Possible legal loophole identified
A possible legal loophole may have contributed to the death of Frankton woman Diane White, who was bludgeoned to death by her mentally ill neighbour, Christine Morris.
Coroner Peter Ryan picked up on the possible loophole today at the Hamilton inquest into White's death on January 19, 2010.
It came as he questioned a worker from Waikato Hospital's mental health facility, Henry Bennett Centre.
The coroner asked the staff member, who has name suppression, why he had been unable to immediately admit his mentally ill patient, Christine Morris, on January 19. That day she scaled a fence and went on to kill White with a hammer in her Blackburn St home.
Because Morris was a voluntary patient, staff couldn't restrain her and stop her from leaving. To do so staff would have had to fill out paperwork and get her admission confirmed by a consultant, the staff member said.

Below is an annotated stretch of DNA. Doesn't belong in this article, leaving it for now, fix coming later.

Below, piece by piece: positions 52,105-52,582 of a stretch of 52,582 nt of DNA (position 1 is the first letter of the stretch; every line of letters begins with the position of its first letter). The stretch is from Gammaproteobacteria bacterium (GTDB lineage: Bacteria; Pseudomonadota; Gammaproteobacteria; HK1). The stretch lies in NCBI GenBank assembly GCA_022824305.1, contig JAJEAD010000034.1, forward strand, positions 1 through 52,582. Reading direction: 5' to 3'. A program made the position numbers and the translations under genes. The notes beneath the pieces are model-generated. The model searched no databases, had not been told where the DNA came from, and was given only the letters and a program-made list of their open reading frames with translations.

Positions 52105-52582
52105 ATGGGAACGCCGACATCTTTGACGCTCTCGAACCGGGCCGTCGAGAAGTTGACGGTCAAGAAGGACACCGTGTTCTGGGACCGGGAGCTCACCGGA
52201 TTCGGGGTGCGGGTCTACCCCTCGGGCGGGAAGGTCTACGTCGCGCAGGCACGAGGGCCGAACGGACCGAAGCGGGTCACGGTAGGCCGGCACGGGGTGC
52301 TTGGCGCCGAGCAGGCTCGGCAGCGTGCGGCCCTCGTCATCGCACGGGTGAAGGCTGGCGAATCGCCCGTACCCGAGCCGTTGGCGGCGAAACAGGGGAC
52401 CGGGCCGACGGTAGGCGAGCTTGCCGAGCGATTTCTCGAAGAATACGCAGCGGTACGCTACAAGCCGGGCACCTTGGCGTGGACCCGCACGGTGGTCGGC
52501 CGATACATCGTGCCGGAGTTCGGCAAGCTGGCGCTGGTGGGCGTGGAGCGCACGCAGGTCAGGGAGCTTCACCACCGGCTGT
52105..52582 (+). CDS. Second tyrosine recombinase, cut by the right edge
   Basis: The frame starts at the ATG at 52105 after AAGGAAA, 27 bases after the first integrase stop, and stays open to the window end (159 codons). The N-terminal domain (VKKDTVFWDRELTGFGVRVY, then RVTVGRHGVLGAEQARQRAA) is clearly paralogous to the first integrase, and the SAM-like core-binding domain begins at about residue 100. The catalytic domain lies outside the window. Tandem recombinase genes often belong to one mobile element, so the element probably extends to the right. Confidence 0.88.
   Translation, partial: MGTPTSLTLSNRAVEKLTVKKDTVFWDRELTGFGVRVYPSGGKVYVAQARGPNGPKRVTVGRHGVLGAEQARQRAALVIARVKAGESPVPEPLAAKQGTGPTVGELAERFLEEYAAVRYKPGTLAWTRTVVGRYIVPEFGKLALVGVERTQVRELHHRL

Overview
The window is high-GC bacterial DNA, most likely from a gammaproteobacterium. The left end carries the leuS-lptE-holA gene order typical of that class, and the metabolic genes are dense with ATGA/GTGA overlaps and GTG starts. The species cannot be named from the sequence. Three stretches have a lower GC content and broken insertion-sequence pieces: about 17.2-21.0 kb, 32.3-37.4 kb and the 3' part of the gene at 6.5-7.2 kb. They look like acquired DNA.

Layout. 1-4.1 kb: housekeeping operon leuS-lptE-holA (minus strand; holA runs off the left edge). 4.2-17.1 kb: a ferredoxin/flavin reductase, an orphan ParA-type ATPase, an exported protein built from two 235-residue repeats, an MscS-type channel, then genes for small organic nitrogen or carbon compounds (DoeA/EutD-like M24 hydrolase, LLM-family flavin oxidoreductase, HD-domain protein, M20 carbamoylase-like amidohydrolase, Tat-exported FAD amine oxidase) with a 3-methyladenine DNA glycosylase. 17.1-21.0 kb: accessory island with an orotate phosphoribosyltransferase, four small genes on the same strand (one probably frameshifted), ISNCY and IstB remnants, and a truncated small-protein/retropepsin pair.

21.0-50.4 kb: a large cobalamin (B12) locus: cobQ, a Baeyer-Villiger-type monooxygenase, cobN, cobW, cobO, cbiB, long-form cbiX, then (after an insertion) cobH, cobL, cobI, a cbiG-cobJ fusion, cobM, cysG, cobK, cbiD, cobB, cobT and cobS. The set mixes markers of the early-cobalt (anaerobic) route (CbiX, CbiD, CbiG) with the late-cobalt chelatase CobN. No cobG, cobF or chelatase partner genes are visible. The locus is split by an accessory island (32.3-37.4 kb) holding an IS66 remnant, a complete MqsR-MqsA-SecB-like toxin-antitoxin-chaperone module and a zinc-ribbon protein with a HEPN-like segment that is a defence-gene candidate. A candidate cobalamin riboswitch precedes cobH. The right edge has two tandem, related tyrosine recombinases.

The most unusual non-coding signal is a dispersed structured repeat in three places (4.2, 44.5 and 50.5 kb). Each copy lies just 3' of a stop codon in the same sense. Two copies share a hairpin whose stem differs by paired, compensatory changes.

The coroner asked the worker if he considered this situation to be a loophole, to which he replied: "Yes, I do."
The coroner then asked if any changes had been proposed or made since White's death.
"The HBC applies the law," the worker said. "I am not aware that any changes have been proposed."
The coroner told the worker he would "seriously consider" a recommendation having heard his evidence.
The worker was called back to give evidence this morning to clarify several points made yesterday by Morris' former carer and unofficial translator, Christine Christiansen.
Christiansen had said she felt the worker didn't listen during a meeting on January 19 and had told him Morris needed to be admitted as "she is going to do it".
She was supposedly referring to the possibility of Morris absconding and killing White.
The worker denied Christiansen had said that.
"She didn't say that. Moreover, I had no plans to discharge Morris."
Christiansen had not immediately left the interview room to chase Morris. Instead, Christiansen stayed with him in the room for up to seven minutes.
The worker added that they were told of Morris' escape over the fence by a nurse who came into the room.